Monday, February 02, 2004

To satisfy the aspirations of individuals and groups, cultures and races, in peace, within a world community. 

Dear Peter,

Greenspan shows a remarkable faith in the "free" market. Some people might experience "pain" but, according to Greenspanism, all will turn out well.
He does not even touch on what must be some of the most worrying features of the American economy - features that cannot be confined, in their effects, to the American economy but that must affect us all, for good or bad. I won't run over those features again - the trade deficit, the budget deficit, the huge personal, corporate and government debt, the rundown in public infrastructure, the decline in living levels of large sections of the middle and lower income classes in the United States, the inadequacy of fixed-capital investment, the decline in savings, the poor record of profitability and so on and on.
Greenspan has a natural ambition to become a historical figure who got things right. He will, by hook or by crook, hold things up, if he can, until he retires from the scene, replete with honours.
One question is whether that will mean that, by delaying the inevitable, our dilemmas will become even more acute. There is little to encourage optimism that it won't.
It's remarkable that a man of Greenspan's experience could give such deep and almost unqualified support to an utterly "free" market. Let me be clear that I do not deny the validity of relying on the market to the extent that we can - the extent that it gives both the economic and social stability that we had, for example, in the period from 1945 to 1969. I support "flexibility" too as advantageous, again within the boundaries of that economic and social stability that will give us fair levels of living for all and opportunities for reducing the grosser degrees of inequality.
Greenspan glorifies "protection" in a way that is particularly galling to many Australians right at this moment, because the Americans have stubbornly resisted giving free access to Australian agricultural products. In other words, a free market is acceptable to the Americans only when it suits those who have the power within the American political, economic and socio-cultural system. Personally, I am glad that the Americans have stubbornly refused to modify - or modify in any substantial way - their egregious agricultural polices, because I hope that the result will be that the negotiation of a free-trade area between the US and Australia will break down. We should NOT link our own economy - and society - to a failed or at best failing economy whose faults are so deep, so widespread and so fundamental.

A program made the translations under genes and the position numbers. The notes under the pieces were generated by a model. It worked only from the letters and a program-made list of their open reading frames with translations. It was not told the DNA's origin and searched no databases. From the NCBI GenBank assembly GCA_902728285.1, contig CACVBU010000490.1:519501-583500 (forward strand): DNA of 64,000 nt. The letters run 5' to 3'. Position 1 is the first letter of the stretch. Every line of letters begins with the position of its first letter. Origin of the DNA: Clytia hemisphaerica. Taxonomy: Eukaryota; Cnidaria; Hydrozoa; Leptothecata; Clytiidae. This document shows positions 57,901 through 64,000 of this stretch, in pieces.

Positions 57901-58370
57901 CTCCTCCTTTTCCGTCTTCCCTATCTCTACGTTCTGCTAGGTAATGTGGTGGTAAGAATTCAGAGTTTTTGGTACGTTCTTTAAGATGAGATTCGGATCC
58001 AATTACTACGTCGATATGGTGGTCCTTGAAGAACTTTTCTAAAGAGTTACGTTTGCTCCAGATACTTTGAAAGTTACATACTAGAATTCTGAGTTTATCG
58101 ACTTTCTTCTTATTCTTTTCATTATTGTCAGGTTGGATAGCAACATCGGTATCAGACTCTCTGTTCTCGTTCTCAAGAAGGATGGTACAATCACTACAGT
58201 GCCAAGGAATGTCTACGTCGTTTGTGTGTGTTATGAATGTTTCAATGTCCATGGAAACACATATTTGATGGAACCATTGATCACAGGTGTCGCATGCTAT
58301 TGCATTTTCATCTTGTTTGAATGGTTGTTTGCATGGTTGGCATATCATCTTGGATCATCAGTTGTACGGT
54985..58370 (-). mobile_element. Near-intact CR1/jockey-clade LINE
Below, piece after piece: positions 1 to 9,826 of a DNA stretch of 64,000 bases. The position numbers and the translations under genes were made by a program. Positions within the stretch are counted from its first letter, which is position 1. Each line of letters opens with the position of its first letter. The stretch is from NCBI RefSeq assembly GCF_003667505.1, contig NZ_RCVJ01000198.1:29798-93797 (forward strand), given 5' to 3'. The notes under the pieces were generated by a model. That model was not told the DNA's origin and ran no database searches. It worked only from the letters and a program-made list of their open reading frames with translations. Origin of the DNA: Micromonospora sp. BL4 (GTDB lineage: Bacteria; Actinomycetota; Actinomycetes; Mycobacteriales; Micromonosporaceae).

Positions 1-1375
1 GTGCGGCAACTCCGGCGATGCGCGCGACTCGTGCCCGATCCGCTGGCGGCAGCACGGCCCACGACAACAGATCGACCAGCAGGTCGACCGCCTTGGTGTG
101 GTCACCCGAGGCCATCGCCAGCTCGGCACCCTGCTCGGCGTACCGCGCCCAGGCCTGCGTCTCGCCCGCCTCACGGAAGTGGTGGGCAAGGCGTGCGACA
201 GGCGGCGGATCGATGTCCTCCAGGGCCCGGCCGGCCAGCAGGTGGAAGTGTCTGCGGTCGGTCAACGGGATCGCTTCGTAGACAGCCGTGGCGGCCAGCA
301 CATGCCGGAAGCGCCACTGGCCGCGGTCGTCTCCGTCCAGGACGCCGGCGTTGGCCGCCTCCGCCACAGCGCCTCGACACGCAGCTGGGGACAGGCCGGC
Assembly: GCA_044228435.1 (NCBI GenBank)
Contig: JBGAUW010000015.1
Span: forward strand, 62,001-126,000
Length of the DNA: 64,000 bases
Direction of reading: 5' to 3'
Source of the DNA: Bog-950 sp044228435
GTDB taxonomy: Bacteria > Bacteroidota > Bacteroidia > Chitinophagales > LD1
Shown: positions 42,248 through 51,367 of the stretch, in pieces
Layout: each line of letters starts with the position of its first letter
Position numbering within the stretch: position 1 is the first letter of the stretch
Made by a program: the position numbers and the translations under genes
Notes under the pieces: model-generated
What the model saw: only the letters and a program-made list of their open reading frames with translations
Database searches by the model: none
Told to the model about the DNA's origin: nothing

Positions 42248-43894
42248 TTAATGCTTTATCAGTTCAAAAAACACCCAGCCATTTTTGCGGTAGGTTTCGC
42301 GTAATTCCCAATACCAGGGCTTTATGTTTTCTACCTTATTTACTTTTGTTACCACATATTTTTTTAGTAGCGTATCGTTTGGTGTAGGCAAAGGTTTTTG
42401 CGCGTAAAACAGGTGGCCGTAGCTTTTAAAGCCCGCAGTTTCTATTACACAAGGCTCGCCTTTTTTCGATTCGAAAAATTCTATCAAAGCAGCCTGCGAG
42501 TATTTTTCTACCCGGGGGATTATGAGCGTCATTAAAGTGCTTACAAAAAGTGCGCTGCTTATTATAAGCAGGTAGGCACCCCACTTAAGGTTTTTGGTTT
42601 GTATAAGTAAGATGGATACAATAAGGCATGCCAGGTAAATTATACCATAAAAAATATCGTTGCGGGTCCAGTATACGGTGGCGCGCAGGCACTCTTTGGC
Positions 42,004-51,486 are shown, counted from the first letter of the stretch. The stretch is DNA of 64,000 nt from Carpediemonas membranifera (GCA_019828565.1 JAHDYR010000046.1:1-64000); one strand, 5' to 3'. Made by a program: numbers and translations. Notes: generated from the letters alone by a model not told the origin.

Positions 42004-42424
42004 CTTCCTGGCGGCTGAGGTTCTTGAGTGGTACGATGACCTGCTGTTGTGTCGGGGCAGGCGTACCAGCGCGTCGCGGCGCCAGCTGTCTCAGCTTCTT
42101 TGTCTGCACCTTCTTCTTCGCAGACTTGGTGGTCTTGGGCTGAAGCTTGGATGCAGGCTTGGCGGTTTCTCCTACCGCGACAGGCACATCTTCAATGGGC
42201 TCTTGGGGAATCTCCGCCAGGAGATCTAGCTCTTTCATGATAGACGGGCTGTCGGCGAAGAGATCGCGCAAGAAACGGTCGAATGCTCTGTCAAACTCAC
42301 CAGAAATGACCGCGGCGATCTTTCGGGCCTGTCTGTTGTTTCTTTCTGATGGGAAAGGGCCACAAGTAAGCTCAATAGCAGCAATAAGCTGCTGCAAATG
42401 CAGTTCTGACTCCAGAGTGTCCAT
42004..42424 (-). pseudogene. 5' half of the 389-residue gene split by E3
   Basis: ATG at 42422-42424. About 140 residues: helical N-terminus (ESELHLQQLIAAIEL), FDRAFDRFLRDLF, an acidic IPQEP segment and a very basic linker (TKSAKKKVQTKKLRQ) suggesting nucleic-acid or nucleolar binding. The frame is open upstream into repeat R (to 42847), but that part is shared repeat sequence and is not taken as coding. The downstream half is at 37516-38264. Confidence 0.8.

Taking up your point, with Greenspan now, are we "witnessing the progressive move of an Olympian to the lunatic fringe"?
It often seems like it.
When any of us becomes so deeply committed to what we have done in the past - and feel the need to justify it - we start to reason in terms that are illogical and that finally take us to the lunatic fringe. I think of an Australian Foreign Minister of fifty years ago with whom we witnessed a "progressive move ...to the lunatic fringe." Is Tony Blair moving to the lunatic fringe in his frantic need to justify going to war in Iraq? Will some members of the Bush Administration - although Bush himself looks as though he might be the smart guy, guilty but not going crazy because he was never "intellectually" involved or even, I suppose, aware?

I'm going down to Monaco on Tuesday, 3 February. My email there is -


I hope to talk again to Kurt Richebaecher who, though he tends not to be rich in solutions, does identify the problems that confront the world and more especially the US economy. He is a dedicated analyst and researcher and a formidable and perceptive critic of Greenspan. It will be interesting to hear what he has to say.
Just one final point. One of the things I meant to say above is that much of what Schumpeter wrote was valid and valuable. His book, "Capitalism, Socialism and Democracy" was one of my most valued discoveries some sixty years ago and much of it still remains valid. The idea of creative destruction lies at the heart of capitalism - indeed, at the heart of economic growth and development within whatever political or economic system. I suppose I can say that "creative destruction" is at the heart of the human character.
What we must consider, at this present juncture, however, is whether the emphasis has been too heavily on destruction and too little on drawing a full or even reasonable degree of benefit from one of the greatest periods of creative science and technology that we have ever known.